Integration of Metabolism

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Our bodies are an integrated system of organs, each with its own requirements for nourishment and energy utilization.  In spite of this, our tissues share a common circulation system.  Strict limits on the blood levels of ions, lipids and sugars must be upheld if a healthy situation is to be maintained.  These restrictions  are valid at rest, while we work and after meals.  How do we organize our bodies and survive under differing situations?  The question is extremely difficult to answer.  Physical activity and meals greatly alter influx to and uptake from the circulation. And yet, feedback and feed-forward control mechanisms on the enzymatic level, central nuclear control of protein synthesis and hormonal messaging and signaling all play a part in the integration of metabolism which those of us who are healthy manage so well. 

Here comes my effort to clarify this jungle.  Have patience and please remember my "closing remarks" (click here if you have forgotten them).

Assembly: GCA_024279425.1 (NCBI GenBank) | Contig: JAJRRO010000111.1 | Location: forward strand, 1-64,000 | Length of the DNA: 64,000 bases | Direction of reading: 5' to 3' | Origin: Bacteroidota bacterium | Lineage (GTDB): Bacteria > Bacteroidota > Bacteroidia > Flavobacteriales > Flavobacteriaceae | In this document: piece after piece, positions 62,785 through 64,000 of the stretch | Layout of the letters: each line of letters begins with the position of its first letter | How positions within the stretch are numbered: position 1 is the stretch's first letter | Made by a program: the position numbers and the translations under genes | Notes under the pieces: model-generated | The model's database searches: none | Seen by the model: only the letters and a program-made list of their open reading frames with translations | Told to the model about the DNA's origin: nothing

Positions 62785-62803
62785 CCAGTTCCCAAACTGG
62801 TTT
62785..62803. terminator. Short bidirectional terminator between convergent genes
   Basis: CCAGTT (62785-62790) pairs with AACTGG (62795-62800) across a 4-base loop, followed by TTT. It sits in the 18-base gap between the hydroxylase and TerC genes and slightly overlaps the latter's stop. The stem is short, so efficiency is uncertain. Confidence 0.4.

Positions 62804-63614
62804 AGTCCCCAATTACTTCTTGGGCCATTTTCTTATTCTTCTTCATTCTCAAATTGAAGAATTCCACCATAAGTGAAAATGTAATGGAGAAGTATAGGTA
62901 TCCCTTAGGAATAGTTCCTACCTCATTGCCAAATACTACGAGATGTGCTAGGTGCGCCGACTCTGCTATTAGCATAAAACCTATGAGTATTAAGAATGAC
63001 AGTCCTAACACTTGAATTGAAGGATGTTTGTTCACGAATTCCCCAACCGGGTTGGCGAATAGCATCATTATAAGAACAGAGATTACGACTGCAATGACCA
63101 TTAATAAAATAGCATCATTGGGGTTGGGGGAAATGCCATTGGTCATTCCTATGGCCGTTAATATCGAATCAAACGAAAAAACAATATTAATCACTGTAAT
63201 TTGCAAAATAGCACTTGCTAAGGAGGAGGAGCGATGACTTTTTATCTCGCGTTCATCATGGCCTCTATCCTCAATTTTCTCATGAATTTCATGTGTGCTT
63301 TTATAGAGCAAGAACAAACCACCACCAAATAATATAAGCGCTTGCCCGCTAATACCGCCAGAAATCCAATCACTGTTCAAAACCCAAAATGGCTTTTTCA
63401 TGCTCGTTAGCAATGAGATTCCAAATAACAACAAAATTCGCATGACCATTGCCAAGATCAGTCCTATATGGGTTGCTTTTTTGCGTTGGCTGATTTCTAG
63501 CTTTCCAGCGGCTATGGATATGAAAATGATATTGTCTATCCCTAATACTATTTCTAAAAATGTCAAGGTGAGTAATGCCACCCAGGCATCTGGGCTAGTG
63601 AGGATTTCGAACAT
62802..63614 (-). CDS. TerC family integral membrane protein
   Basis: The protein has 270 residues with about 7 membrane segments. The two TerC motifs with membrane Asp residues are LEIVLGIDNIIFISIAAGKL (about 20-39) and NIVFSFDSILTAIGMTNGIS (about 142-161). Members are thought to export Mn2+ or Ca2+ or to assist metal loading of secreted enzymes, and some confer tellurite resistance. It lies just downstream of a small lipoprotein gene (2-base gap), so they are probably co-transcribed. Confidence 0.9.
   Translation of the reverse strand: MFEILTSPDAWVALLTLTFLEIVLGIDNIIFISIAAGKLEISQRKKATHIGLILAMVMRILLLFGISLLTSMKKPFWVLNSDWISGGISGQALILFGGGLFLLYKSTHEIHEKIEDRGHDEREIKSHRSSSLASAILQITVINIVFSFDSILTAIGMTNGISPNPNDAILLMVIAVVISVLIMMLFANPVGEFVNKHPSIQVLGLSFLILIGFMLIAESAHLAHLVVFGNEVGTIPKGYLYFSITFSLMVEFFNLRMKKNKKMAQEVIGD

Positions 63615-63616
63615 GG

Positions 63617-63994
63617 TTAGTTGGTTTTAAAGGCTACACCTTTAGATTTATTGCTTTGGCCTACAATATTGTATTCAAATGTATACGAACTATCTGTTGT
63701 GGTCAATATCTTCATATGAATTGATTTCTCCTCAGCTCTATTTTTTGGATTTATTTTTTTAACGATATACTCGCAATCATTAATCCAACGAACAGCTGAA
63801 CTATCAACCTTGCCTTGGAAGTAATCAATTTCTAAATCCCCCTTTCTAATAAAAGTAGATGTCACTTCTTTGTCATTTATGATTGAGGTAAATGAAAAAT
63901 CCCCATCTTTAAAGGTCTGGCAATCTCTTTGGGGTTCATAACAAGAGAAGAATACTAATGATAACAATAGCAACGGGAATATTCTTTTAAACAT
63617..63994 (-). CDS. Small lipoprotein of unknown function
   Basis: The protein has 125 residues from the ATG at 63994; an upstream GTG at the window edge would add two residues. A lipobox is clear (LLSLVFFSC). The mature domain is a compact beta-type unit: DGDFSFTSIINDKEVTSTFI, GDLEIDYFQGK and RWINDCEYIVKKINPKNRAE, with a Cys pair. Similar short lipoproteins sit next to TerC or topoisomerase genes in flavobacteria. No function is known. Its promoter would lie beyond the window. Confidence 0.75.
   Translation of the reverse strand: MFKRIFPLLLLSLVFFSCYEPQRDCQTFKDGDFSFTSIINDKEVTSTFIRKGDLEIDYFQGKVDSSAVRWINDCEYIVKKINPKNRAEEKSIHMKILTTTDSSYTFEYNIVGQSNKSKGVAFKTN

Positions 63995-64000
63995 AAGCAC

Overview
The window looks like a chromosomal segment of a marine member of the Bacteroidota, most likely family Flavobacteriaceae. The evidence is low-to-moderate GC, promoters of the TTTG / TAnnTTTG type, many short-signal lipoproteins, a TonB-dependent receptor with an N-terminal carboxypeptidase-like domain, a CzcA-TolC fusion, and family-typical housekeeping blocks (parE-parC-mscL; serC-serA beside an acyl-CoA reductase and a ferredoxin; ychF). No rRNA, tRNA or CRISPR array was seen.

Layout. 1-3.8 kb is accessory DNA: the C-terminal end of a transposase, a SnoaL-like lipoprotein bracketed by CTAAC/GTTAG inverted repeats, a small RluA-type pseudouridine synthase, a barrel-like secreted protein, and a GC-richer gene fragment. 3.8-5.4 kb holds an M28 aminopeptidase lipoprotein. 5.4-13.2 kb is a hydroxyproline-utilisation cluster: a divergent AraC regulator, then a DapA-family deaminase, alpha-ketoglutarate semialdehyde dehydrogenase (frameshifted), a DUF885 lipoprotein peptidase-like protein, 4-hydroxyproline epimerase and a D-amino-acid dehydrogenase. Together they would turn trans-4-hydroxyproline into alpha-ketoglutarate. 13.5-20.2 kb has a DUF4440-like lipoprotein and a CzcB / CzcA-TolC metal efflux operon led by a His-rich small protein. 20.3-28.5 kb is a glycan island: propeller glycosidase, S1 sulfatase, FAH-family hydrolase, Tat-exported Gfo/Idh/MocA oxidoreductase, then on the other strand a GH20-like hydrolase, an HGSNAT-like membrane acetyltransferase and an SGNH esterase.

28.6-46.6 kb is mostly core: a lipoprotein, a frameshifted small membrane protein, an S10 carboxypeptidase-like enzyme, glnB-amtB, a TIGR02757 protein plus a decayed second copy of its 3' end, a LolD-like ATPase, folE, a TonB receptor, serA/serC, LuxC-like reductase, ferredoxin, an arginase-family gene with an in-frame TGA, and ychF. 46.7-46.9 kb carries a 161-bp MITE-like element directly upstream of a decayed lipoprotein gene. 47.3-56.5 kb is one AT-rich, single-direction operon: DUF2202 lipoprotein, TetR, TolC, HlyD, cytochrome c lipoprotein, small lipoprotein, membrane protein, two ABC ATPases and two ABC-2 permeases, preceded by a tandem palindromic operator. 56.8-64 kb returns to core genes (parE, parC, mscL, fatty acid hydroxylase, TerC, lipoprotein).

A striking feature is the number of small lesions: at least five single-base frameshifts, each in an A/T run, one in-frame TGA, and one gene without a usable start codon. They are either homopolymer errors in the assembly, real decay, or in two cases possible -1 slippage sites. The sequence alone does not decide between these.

Integration of metabolism is essential on both short-term and long-term bases.  Perhaps the most crucial short-term element is maintenance of a stable blood glucose level.  The table below has been presented earlier but I will use it here to emphasize the fact that exercise can quickly reduce blood sugar levels.  Maintenance of blood glucose levels over 2.5-3 mmol/l is essential for brain function.  One might expect, therefore, that nature had equipped us with a sizable glucose reserve.    Surprisingly, the total amount of glucose in the blood and liver is so small that it can be exhausted in minutes.  The same result, a rapid reduction of blood glucose levels and ensuing loss of consciousness, follows administration of large doses of insulin (insulin-shock therapy).  Stated more clearly, the body's metabolic balance can quickly be disrupted through excessive activity or hormonal derangement. And yet, this does not normally occur.  Physiological processes adjust carbohydrate and fat metabolism such that blood glucose values do not fall markedly.  If we have a shortage of sugar, fat metabolism takes over.  Integration of metabolism protects us against metabolic catastrophes!